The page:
$4 Million In US Projects That Aim To Protect Sage Grouse Could Hurt Military

BOISE, Idaho (AP/CBS Local) — Federal officials have announced more than $4 million in projects in four states as part of a wildfire-fighting strategy to protect a wide swath of intermountain West sagebrush country that supports cattle ranching and is home to a the sage grouse, a struggling bird species.

Interior Secretary Sally Jewell said Wednesday that the U.S. Bureau of Land Management will use the money in Idaho, Utah, Nevada and Oregon to counter wildfire threats, invasive grasses and juniper trees encroaching in the sagebrush habitat.

The projects follow Jewell’s order in January calling for a strategy that safeguards the greater sage grouse bird while contending with fires that have been especially destructive in the Great Basin region.

However, the efforts to protect the greater sage grouse under the federal Endangered Species Act could hurt training operations at numerous U.S. military facilities in the West.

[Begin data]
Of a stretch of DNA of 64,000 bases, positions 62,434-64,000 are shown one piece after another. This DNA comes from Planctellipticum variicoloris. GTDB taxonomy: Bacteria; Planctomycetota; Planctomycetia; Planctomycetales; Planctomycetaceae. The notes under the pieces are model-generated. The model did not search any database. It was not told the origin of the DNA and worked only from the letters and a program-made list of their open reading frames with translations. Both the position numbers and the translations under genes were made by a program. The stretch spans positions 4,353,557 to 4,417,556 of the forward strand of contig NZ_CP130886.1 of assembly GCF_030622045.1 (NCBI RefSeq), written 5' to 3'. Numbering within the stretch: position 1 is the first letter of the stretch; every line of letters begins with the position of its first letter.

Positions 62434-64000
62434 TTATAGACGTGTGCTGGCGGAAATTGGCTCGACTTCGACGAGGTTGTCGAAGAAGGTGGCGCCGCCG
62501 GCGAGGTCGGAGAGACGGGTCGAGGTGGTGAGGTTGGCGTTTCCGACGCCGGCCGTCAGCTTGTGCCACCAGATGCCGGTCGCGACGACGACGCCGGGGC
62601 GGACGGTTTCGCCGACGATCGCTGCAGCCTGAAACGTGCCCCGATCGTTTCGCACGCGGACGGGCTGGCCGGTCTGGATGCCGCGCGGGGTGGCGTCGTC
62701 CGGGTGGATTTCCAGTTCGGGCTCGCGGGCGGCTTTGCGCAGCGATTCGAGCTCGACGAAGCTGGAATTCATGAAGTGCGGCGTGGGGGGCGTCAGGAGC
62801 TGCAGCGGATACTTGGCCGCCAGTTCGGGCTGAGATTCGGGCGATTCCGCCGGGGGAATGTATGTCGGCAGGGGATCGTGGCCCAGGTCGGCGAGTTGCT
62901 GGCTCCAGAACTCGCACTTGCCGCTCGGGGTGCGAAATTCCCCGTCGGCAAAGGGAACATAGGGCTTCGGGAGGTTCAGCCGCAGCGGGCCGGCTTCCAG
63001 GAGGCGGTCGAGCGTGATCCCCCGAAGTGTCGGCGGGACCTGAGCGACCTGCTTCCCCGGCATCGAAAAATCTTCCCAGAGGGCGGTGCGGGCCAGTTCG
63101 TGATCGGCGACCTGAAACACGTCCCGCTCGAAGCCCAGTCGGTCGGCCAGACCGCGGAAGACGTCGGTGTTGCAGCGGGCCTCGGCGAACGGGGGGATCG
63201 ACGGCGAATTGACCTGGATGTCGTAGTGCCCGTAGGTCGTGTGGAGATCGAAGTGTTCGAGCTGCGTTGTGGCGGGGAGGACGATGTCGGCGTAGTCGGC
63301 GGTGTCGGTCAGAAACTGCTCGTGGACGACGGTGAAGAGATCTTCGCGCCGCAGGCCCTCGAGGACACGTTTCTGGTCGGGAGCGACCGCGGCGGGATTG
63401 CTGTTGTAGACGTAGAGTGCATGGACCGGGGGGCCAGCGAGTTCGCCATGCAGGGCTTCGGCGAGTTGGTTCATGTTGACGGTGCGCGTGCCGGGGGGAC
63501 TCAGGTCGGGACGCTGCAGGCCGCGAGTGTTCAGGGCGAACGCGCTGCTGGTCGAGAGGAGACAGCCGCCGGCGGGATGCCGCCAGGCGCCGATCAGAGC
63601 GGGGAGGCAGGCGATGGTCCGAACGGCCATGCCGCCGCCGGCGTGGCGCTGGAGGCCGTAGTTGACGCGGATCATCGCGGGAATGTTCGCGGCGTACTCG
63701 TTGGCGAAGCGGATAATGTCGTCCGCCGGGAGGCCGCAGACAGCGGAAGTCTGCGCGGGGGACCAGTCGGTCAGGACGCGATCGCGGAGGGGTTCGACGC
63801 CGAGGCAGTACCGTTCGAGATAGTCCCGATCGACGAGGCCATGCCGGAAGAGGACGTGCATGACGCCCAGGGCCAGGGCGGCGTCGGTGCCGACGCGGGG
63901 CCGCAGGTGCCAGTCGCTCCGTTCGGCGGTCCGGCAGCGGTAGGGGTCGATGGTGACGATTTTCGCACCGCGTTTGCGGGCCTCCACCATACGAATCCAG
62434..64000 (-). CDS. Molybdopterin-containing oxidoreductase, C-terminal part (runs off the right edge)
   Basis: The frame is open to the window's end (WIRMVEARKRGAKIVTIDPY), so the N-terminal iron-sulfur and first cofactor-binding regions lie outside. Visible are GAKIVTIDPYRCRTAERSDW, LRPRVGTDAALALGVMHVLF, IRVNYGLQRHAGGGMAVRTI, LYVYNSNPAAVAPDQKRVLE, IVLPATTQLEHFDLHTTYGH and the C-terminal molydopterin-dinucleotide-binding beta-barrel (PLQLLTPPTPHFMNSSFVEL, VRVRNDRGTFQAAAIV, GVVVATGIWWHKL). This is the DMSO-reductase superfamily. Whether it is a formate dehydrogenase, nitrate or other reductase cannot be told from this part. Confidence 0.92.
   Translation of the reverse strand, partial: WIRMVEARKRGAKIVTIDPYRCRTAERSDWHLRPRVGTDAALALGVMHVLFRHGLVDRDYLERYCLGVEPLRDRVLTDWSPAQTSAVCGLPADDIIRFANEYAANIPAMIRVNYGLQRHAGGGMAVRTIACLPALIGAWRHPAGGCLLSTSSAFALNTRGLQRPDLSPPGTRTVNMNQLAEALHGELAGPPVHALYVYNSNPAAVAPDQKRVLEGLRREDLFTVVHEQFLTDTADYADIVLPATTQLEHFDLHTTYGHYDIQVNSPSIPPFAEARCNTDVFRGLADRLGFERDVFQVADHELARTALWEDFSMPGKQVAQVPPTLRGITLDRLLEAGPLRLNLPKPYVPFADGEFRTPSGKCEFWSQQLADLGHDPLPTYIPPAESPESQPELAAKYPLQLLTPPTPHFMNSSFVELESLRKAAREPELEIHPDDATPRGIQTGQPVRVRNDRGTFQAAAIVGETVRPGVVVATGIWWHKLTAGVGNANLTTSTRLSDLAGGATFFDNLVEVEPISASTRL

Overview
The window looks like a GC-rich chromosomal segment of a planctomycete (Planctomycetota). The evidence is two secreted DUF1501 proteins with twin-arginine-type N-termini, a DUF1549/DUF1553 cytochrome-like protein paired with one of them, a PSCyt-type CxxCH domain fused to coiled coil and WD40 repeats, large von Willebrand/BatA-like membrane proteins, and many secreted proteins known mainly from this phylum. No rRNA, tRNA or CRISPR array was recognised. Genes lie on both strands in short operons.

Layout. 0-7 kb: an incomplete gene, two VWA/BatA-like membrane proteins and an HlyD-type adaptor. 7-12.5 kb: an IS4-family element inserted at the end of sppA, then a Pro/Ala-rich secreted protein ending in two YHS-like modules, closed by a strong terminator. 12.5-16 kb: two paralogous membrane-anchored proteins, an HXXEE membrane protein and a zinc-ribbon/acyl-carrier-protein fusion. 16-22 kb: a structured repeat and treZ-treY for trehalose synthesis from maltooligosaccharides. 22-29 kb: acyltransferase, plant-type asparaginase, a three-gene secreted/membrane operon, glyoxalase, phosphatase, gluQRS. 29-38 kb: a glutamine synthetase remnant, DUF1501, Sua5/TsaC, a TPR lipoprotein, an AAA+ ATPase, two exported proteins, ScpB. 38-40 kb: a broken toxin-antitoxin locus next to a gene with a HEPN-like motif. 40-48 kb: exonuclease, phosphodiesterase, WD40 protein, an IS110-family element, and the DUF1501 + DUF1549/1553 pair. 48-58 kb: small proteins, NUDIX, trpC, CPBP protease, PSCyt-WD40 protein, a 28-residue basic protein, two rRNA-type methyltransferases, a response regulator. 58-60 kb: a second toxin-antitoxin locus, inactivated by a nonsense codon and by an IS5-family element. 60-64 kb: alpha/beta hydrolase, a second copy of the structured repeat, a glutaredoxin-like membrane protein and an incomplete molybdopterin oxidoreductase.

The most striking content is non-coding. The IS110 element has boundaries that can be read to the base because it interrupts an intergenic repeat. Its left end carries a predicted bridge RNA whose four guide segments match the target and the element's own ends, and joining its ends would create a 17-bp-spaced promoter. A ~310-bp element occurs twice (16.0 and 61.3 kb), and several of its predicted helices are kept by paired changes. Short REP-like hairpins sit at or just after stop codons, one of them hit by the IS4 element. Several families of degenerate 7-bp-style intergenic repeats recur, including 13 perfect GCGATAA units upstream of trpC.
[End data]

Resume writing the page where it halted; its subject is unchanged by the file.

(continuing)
According to a report released this week by the Office of the Assistant Secretary of the Army for Installations, Energy, and Environment, protecting the bird would restrict the availability of training lands; restrict the size of training lands and ranges; restrict the use of firing points and impose restrictions on future development and construction.

The report looked at the impact of protecting sage grouse on the Yakima Training Center in Washington; Hawthorne Army Depot in Nevada; the Wyoming National Guard; Tooele Army Depot and Dugway Proving Ground in Utah.

Sage grouse are under consideration for federal protection, and another giant habitat-consuming fire could factor into the decision.

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